17 years, all with the Cardinals. 251 wins. Won 20 games or more five times. A 2.91 lifetime ERA, with the incredible 1968 season, where his ERA was 1.12. 3,117 strikeouts (and 102 hit batsmen). Two Cy Youngs. An MVP. Twice won World Series MVP. A great, great competitor.
Read about him in David Halberstam’s “October 1964.”
40 . . . years . . . ago.
They knew and they continued the systematic contributions to the destruction of our planet and poured millions of dollars into a disinformation campaign that continues to this day.
Is there a Circle of Hell deep enough? I, for one, am not counting on earthly justice. Heck, I’ll wager my former colleagues in the mainstream media won’t even follow up.
I’m going to get a drink now.
Here’s a live version from Monterey Pop . . .
October 24, 1971 – The Grateful Dead release their live album, “Grateful Dead,” popularly known as the “Skull and Roses album.”
This two-album set came in the middle of a very productive period for the band, when they were hitting on all cylinders and recording much of their best-loved music.
In July 1970, they released “Workingman’s Dead.” That following November, “American Beauty.” In November of ’72, the Grand Tour album, “Europe ’72” came out.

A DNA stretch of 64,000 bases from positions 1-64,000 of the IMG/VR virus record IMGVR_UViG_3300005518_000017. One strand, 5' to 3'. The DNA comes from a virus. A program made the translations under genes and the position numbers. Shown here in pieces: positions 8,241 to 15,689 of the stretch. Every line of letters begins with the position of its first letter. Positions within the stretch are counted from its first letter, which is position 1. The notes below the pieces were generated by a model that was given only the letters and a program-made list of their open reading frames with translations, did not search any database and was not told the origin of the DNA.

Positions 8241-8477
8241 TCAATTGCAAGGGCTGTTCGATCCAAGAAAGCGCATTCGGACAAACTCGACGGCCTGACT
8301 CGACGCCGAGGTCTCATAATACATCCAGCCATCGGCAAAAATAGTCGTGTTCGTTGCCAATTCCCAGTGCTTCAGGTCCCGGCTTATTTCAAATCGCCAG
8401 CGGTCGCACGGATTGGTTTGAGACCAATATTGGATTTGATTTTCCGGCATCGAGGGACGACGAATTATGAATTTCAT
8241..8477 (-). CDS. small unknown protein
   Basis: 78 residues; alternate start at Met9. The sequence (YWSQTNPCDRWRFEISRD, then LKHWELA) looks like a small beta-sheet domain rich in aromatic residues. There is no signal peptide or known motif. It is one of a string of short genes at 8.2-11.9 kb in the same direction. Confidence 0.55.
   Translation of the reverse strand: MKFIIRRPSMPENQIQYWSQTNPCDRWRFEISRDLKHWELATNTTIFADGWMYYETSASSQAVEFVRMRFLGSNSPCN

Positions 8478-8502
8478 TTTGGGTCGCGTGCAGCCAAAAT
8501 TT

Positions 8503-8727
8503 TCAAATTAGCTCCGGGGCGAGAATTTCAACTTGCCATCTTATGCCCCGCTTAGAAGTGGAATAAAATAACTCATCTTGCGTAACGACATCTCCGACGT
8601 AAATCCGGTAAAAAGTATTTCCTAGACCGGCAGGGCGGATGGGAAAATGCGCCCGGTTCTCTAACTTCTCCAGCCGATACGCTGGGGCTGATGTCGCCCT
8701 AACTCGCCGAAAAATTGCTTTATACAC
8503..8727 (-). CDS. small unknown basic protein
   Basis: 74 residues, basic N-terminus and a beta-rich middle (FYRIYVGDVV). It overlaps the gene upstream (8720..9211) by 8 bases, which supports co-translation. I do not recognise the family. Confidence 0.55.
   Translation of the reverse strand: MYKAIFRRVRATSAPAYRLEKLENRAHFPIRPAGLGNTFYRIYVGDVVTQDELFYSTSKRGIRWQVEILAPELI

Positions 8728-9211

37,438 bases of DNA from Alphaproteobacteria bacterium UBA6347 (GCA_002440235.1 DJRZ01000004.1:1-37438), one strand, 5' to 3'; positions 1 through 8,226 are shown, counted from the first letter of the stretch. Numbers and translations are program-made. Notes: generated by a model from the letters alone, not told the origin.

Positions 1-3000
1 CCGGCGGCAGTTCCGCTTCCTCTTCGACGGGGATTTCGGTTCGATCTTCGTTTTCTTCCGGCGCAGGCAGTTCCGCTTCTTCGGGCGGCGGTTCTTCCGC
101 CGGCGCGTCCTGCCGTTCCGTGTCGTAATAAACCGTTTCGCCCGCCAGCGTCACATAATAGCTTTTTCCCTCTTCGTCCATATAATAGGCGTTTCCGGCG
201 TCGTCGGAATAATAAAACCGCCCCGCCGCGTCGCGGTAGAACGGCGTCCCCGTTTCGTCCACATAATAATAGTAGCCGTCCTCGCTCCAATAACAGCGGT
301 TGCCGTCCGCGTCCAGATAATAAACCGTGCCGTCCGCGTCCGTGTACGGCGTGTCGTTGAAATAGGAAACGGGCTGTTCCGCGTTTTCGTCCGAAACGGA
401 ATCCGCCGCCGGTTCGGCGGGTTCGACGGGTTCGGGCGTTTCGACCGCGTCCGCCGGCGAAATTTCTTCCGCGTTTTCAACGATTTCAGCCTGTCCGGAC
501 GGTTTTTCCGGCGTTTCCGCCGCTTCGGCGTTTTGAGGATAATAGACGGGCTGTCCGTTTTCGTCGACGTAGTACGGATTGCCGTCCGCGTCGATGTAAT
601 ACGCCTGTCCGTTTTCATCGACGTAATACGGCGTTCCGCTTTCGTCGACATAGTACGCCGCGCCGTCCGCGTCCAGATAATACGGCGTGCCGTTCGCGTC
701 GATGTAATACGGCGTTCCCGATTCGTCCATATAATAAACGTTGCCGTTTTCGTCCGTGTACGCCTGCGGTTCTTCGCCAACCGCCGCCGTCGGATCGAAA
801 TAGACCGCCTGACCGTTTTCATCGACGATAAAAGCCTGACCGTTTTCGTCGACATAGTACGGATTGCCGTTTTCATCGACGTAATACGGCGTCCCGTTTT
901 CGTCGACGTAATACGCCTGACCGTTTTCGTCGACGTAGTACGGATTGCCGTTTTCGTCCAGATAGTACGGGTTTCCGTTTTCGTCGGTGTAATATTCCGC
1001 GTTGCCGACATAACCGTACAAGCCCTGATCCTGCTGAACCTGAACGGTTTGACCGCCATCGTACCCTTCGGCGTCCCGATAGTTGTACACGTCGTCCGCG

“Grateful Dead” is mostly an album of Americana covers–Merle Haggard, Chuck Berry, Buddy Holly, Kris Kristofferson, Luther Dixon–with the psychedelic anthem, “The Other One,” co-writtein by drummer Bill Kreutzman and rhythm guitarist Bob Weir and featuring the famous one-line homage to the Beat Crown Prince Neal Cassidy, “there was cowboy Neal at the wheel of a bus to never-never land,” dropped into the mix.
The album also created the Dead Head fan universe with the invitation on the cover:
DEAD FREAKS UNITE: Who are you? Where are you? How are you?
Send us your name and address and we’ll keep you informed.
Dead Heads, P.O. Box 1065, San Rafael, California 94901.
This one cooks. It opens with “Bertha” and ends with “Not Fade Away” segued into “Goin’ Down the Road Feelin’ Bad,” the latter of which includes perhaps the most famous Garcia solo ever. It was my habit for years, whenever I moved into a new place, to set up the stereo and put this on before I did anything else. I love it when I have the chance to go charging down the road late at night with those last two songs cranked all the way up on the speakers. Enjoy . . .
Furthur . . .
The Battle of Hastings launched the Norman conquest of England. King Harold II (c.1022-66) of England was defeated by the Norman forces of William the Conqueror (c.1028-87). By the end of the bloody, all-day battle, Harold was dead and his forces were destroyed. He was the last Anglo-Saxon king of England, as the battle changed the course of history and established the Normans as the rulers of England, which in turn brought about a significant cultural transformation. One of my ancestors, Robert de Beaumont, fought with William’s forces.
Love to ya, fellas, and love ya, Otis!